For Now, at Least, the World Isn’t Making Enough Batteries

There’s booming demand for one of the product categories Tesla makes that gets far less focus than its cars. Residential-energy storage has been surging in the U.S., with more capacity installed in the second quarter than in all of last year. Tesla sells its Powerwall to homeowners.

Source: For Now, at Least, the World Isn’t Making Enough Batteries – Bloomberg

Why Tesla’s Elon Musk asks job applicants this key interview question

“People [who] really solved the problem, they know exactly how they solved it,” Musk explained. “They know the little details.” These candidates are able to talk in-depth about the struggles that they faced and the strategies they used. Says Musk, great candidates can answer this question on “multiple levels.”

Source: Why Tesla’s Elon Musk asks job applicants this key interview question

MoviePass has deep ties to Indian company accused of fraud

The connection between HMIT and MoviePass may be seen as one more negative in an already concerning situation for investors. HMNY’s financial outlook has been a topic of heated debate as the stock has nosedived over 98% in recent months. On Tuesday, the stock hit an all-time low of 24 cents during trading.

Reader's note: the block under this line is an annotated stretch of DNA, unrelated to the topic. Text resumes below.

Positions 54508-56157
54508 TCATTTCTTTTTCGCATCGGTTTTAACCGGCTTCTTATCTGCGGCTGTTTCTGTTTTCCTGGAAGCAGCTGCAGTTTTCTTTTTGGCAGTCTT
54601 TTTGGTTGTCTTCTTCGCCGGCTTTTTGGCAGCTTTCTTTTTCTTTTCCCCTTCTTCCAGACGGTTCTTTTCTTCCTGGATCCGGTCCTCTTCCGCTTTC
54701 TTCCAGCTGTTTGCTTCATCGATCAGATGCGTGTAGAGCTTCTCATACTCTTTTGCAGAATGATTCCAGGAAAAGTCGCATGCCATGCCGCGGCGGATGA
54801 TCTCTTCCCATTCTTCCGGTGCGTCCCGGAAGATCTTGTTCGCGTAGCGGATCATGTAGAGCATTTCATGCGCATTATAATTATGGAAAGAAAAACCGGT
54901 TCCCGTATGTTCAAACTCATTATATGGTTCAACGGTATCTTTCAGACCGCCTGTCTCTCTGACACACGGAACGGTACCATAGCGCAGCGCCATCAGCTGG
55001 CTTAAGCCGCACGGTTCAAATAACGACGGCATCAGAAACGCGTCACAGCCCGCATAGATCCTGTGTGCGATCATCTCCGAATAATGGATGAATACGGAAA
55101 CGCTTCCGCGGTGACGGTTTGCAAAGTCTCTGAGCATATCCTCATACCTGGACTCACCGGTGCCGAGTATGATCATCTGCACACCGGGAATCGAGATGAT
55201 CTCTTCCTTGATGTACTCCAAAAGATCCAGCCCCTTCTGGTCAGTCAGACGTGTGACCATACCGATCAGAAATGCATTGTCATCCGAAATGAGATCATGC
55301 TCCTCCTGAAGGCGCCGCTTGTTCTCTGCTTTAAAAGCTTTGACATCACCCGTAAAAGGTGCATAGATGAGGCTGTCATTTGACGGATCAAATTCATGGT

Source: MoviePass has deep ties to Indian company accused of fraud – Business Insider

Best Buy Should Be Dead, But It’s Thriving in the Age of Amazon

After knocking gently on the front door, they would step back and stand to the right, smiling, head down slightly, arms uncrossed, name tag visible on their blue, wrinkle-free Best Buy polo shirts. They would shake hands firmly, avoiding the dead fish or the lobster claw.